Monday, 30 October 2017

Simplifying Montessori: Why We Should Follow the Child

Maria Montessori was a scientist, and as such, followed the scientific method in shaping her method. Her findings were based first of all on observation, and this is why she stressed that we, as Montessori guides and parents, start with observation.
We must observe the needs of the child, observe how they interact with their environment, observe their behaviors. In observing them, we are able to “provide an environment that is receptive to the needs of the child […] removing obstacles in the environment that deter his normal development.” {The Essential Montessori, page 48}


If observation is how we can provide for the needs of the child, as well as removing obstacles that will hinder the child's growth, it is obvious that observation is no small thing.

The prepared environment, a fundamental aspect of Montessori, hinges on it.


What Is Following the Child?

In the Montessori method, this observation is referred to as following the child.

According to Dr. Montessori's findings, children are lead by an inner guide according to a plan of development and laws which are natural to the child.

We will be of more help to the child if we attempt to understand and follow the instinct of the child than if we impose our ideas of what, when, and how the child should learn.

As a Montessori parent, it is my task to stand back, to observe my children, to not interrupt reasonable forms of activity. And based on these observations, to prepare the environment to suit the particular needs of my children.


Practically How Can Parents Follow Their Children?


You may be asking how someone who is not scientifically trained in observation (as Montessori was) go about doing this?

That is, if you are anything like I was.

First of all, I have found it is helpful to keep some kind of journal, as a Montessori teacher does, and set aside time once a week to observe and record your children's work.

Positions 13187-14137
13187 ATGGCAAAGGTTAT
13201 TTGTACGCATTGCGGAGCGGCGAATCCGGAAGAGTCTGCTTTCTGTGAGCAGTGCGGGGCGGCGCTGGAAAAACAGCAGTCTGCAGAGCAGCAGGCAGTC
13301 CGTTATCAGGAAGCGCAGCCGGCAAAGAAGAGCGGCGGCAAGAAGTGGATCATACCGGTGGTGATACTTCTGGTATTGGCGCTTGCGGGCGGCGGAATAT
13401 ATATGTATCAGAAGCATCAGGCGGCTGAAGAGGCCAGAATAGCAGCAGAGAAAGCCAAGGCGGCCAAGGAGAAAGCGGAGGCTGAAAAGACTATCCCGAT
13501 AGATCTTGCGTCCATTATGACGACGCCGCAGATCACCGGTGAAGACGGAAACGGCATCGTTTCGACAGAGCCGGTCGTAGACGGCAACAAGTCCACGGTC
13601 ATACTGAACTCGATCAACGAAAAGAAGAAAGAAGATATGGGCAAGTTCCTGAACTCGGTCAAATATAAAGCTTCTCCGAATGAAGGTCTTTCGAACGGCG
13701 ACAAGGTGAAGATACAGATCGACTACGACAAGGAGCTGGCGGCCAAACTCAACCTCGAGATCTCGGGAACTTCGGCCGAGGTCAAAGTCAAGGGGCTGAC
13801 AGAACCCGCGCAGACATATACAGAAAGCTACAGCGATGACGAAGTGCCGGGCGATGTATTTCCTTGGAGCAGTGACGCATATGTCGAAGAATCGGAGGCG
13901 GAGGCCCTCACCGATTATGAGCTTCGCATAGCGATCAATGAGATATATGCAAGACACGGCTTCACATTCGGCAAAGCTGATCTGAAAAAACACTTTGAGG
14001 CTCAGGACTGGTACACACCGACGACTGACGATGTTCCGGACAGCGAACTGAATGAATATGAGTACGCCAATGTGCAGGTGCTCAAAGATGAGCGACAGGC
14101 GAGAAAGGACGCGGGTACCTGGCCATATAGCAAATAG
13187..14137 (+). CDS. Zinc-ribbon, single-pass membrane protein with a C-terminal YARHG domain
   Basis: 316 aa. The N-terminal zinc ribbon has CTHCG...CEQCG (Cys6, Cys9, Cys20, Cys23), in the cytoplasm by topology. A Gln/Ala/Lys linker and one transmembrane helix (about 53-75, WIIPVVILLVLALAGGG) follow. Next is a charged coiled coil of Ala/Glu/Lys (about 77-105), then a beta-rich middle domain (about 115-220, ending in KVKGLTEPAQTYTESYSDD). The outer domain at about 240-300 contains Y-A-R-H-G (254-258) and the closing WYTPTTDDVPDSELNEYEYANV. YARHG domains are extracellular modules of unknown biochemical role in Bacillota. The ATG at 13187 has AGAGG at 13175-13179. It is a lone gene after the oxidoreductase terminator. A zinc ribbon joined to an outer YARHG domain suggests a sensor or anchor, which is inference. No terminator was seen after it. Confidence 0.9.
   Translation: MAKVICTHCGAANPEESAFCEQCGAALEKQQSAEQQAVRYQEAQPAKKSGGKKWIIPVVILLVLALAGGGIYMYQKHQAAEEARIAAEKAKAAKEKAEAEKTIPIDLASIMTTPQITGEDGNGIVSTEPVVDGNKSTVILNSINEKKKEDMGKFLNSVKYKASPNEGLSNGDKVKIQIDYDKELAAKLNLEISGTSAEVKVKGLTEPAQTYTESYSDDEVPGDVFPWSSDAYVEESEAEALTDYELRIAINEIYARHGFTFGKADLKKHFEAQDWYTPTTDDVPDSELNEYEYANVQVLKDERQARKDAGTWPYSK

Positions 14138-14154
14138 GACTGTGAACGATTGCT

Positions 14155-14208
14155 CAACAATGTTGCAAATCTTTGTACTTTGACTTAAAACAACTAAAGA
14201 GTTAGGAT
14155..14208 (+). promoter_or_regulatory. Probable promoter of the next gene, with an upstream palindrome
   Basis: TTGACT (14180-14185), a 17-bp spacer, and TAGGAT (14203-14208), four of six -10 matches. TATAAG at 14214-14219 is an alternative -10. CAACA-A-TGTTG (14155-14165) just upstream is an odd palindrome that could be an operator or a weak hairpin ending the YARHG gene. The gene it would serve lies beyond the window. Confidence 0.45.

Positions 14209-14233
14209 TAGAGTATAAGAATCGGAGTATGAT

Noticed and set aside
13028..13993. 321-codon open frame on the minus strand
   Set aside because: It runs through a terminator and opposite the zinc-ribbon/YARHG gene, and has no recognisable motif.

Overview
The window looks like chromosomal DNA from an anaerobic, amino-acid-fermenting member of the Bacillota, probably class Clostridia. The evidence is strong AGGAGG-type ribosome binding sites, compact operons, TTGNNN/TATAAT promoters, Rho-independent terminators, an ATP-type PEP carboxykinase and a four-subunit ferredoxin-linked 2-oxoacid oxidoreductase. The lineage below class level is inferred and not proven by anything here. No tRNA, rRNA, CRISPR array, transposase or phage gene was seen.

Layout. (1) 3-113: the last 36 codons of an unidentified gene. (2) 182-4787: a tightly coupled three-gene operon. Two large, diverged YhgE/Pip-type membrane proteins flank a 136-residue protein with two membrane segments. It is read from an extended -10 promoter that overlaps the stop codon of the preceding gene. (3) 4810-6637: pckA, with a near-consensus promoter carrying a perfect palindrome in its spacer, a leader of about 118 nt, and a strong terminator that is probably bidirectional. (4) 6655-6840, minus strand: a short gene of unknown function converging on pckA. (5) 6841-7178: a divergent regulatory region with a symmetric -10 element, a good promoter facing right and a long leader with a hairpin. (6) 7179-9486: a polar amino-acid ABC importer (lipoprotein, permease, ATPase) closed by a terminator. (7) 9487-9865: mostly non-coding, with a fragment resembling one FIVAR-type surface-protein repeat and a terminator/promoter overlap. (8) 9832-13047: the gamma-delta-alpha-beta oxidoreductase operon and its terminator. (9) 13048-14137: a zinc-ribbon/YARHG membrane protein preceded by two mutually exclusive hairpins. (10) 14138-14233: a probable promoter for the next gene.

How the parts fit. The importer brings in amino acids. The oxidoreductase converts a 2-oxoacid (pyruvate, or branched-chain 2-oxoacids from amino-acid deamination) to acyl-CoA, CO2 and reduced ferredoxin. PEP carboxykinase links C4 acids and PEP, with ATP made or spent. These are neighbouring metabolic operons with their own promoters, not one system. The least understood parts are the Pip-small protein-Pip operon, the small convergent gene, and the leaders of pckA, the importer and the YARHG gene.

An Example of My Journalled Observations

After breakfast:
Worked on a few things from the shelves together before the boys went on to their individual activities. 

  •  Jerome still prefers that I sit with him while he works
  • it is helpful for him if I begin working with him and leave once he is concentrated
  • boys still need me to invite them to work with the self materials, although they are free to use them whenever they would like.


Benedict
Goes straight to the books and pulls out a few I have noticed him choosing often lately, all relating to animals
Quietly flips the pages, lingering especially on Dear Zoo which he loves for the flaps
Mutters the few animals noises he knows  
Need to read with him more. He often reads to himself independently and never tires of me reading aloud to him, so I know I need to make this a priority
Need to prepare some animal work for him to learn more sounds. Should pull out some of the Schleich animals which correspond with Dear Zoo.
Jerome
Chooses the Beleduc body puzzle and removes all the pieces. Keeps trying to put the top layer first
Becomes frustrated after trying by himself and calls for me to help
I suggest he move the pieces of the top layer off to the side
Still too frustrated to continue, so I suggest he move on to something different
He moves on to play with cars on the carpet

A few minutes later he is back working on his puzzle
Asks for my help again, I repeat my suggestion, this time he complies
Finishes the puzzle (with me telling him, keep trying from across the room) and immediately starts again
Need to develop his confidence in working without my encouragement
Happy to see he is repeating this work, know this is important for his concentration. Perhaps include another more difficult puzzle in his shelf work.